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DGCA Files Affidavit For Providing Full Refund To The Passengers Who Booked Flight Tickets During Lockdown 1 And 2

By Rhea Banerjee      08 September, 2020 11:27 AM      0 Comments
Tushar Mehta Supreme Court DGCA

The Solicitor General of India, Tushar Mehta recently informed the Supreme Court that a solution was found with regard to refunding the airfare of passengers which were booked in the lockdown period dating from 25th March to 3rd May 2020. The Director-General of Civil Aviation (DGCA) has filed an affidavit claiming that tickets booked during that period will be completely refunded back to passengers. 

Domestic Airlines

In the case of Domestic airlines, if the ticket is booked directly by the passenger, then he can claim credit shell from the airlines till 31st March 2021. If the tickets have been booked after the lockdown had started for their journeys to be undertaken within the first and second lockdown period, i.e from 25th March to 3rd May 2020 in such cases a full refund shall be granted by the airlines immediately as mandated by the Ministry of Civil Aviation dated on 16th April 2020 which mentioned that the airlines were clearly instructed to not book any further tickets. 

As per the current situation, the airlines might be having financial distress and if they are not able to provide the refund then a credit shell shall be issued in the name of the passenger who booked the ticket. 

Ticket booked by Agent (including OTA)

If the tickets were booked by the agent on behalf of the passenger during the lockdown period for travel within the lockdown period in such case full refund has to be given immediately which shall pass by the Agent to the passenger as mandated by the MoCA OM dated on 16th April 2020. 

In other cases, the airlines shall make endeavors and arrangements to reimburse the collected amount to passengers within 15 days. The amount to be passed on by the agent to the passengers. 

An international ticket booked by an Indian carrier

People who booked their tickets to travel abroad and were Indian carriers, then such tickets booked in the lockdown period for travel within the lockdown duration will be refunded by the respective airlines and so shall be passed by the agents to the passengers. 

An international ticket booked by a Foreign carrier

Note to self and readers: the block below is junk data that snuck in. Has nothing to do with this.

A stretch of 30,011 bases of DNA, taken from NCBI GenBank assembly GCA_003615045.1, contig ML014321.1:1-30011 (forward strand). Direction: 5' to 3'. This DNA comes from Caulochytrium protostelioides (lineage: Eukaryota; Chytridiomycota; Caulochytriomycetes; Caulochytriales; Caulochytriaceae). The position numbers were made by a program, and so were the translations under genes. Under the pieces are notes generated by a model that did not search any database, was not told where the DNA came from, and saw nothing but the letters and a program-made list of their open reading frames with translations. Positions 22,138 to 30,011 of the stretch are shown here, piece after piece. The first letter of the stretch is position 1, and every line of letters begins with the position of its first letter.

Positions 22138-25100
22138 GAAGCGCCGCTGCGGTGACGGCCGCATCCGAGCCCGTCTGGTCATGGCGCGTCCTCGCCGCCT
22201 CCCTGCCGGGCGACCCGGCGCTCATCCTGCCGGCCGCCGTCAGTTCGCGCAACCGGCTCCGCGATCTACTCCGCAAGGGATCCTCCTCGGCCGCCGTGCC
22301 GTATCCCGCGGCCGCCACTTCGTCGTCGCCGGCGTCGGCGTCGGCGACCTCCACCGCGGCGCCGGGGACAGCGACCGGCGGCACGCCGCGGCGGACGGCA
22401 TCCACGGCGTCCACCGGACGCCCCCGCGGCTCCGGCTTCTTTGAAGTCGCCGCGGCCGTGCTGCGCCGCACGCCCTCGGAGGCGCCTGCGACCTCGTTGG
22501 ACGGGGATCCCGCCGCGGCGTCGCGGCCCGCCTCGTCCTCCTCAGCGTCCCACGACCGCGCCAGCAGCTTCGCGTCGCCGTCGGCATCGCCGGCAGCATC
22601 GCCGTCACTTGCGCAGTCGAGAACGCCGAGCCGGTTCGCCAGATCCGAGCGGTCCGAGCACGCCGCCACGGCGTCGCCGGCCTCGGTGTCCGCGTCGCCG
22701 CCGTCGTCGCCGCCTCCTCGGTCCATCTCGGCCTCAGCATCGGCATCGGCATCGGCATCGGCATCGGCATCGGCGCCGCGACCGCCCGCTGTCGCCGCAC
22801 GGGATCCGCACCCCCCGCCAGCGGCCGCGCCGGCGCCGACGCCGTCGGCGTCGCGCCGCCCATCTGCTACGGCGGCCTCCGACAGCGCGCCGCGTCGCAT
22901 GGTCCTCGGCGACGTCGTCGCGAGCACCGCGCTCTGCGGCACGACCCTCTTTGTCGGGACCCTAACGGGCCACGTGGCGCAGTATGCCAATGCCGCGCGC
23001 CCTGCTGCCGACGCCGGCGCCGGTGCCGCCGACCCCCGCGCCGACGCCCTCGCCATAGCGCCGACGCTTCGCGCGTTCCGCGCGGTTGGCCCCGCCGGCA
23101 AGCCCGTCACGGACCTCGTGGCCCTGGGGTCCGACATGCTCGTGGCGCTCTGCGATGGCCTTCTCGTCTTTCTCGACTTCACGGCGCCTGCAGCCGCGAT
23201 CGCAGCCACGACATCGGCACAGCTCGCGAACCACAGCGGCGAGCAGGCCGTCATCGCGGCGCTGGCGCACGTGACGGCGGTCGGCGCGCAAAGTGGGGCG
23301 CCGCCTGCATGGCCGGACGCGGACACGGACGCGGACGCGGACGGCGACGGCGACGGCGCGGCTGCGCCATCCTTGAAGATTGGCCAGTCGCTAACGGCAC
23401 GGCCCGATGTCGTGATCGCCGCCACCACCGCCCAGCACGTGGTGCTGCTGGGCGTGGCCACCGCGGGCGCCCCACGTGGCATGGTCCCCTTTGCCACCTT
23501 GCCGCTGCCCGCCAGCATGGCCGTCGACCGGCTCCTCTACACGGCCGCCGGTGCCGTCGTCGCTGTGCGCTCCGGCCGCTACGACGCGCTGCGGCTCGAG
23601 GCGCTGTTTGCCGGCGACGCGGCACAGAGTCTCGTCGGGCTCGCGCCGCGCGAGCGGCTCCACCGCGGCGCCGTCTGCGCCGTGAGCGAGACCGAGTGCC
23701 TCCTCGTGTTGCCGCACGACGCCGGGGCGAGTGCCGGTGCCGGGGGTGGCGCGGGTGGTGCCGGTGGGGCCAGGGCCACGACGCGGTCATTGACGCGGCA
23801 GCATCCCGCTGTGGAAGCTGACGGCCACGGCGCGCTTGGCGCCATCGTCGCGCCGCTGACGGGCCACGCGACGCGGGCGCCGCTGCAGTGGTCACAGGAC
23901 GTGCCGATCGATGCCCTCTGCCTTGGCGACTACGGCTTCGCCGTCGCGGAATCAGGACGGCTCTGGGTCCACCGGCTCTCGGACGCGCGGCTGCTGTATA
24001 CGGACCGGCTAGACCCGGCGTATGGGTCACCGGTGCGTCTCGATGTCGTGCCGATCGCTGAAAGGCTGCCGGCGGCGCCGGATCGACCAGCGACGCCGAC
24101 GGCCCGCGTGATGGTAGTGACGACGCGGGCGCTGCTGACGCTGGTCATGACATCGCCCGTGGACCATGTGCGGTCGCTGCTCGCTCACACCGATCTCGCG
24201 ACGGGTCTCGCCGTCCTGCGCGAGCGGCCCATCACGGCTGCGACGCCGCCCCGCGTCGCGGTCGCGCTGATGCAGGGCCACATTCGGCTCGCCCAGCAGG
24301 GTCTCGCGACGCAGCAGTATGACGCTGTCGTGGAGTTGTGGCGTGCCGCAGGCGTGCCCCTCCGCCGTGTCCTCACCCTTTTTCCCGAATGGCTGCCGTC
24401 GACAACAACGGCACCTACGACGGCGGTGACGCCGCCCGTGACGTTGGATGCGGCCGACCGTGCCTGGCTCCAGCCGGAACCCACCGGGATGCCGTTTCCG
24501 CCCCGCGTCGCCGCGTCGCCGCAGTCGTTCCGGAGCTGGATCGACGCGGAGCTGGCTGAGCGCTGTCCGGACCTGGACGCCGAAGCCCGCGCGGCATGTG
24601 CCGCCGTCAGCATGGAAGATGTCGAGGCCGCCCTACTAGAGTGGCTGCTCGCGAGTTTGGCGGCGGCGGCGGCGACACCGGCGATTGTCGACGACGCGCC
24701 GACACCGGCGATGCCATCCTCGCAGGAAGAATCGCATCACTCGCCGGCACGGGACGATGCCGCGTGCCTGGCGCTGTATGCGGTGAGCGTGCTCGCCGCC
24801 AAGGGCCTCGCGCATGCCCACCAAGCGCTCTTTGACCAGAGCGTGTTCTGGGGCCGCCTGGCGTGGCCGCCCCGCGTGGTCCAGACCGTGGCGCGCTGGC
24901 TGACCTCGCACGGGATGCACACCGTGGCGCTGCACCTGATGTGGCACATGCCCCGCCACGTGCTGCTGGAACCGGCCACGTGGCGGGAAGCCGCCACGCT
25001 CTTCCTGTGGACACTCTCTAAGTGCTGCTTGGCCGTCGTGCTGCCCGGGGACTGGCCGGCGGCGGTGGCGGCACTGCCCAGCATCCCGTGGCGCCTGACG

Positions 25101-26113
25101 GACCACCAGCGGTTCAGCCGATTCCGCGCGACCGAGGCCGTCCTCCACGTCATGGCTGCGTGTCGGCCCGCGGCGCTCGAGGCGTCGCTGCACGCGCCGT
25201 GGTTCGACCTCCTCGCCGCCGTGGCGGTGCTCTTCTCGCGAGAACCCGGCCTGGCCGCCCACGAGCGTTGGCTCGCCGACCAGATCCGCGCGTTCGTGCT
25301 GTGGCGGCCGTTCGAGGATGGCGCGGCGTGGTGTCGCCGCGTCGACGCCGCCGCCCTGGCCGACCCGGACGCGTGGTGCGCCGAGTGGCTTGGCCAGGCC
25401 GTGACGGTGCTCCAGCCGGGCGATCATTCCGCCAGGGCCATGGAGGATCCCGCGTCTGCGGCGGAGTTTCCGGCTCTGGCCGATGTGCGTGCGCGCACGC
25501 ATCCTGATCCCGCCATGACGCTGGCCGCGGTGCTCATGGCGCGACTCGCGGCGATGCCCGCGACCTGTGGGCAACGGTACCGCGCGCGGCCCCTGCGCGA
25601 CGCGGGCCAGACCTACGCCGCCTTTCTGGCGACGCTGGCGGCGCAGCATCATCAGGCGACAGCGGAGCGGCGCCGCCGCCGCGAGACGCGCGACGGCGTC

The same rule applies as that applies to the Indian carrier that in case the ticket is booked within the lockdown period for travel during the lockdown time frame then in all such cases the airlines are liable to reimburse the passengers as per the mandate of MoCA’s OM dated on 16th April 2020. 

The Centre has made it clear that neither of the Civil Aviation Requirements was outdated nor any of them were undermined or placed under suspension. The Bench stated, “it is submitted that the said order is issued primarily for 2 major concerns- firstly, that the airlines cant take the shelter of lockdown to deny the refund and secondly to give certain time extension as nothing has been operational completely during that time and there are serious concerns regarding the liquidity crunch of the Airlines. It is also respectfully submitted, that order was never planned to violate any of the CAR (Civil Aviation Requirement).”

On June 11, 2020, the Apex Court pursued the government’s stand and had asked the Aviation Ministry to discuss the modalities involving all the respective airlines and respond to the Court thereafter. The SG stated that as per his personal opinion this is the money which was ought to be refunded. 

The Senior Advocate Harish Salve represented the SpiceJet and explained the Court that the airlines were already in a very bad financial position as they have suffered a blow of $60 billion globally due to the pandemic. He also contended that 49% of the flying cost was fixed with zero revenue to the airlines. 

Another plea was filed by Parvasi Legal Cell on behalf of Advocate Jose Abraham where he highlighted that action of non-refund by the Airlines of the full amount collected from the tickets due to cancellation is completely arbitrary and violating the Civil Aviation Requirement issued by the DGCA. The petitioner has also claimed that “in place of giving full refund amount, the action of Airlines providing mandatory “credit shell” is also in clear violation of DGCA requirements and according to the requirements the option of refund is a passenger’s entitlement and not default practice of the Airlines.” 

The plea also mentioned that airline companies should be humane enough to these people rather than taking the benefits of these challenging times to extract illicit advantages from people in misery. 

The petitioner has clarified the rationale that the question of booking tickets should not have risen as the passenger flights were already canceled and this makes the Officer Memorandum dated 16th April “ambiguous” and “devoid of any logic”. 

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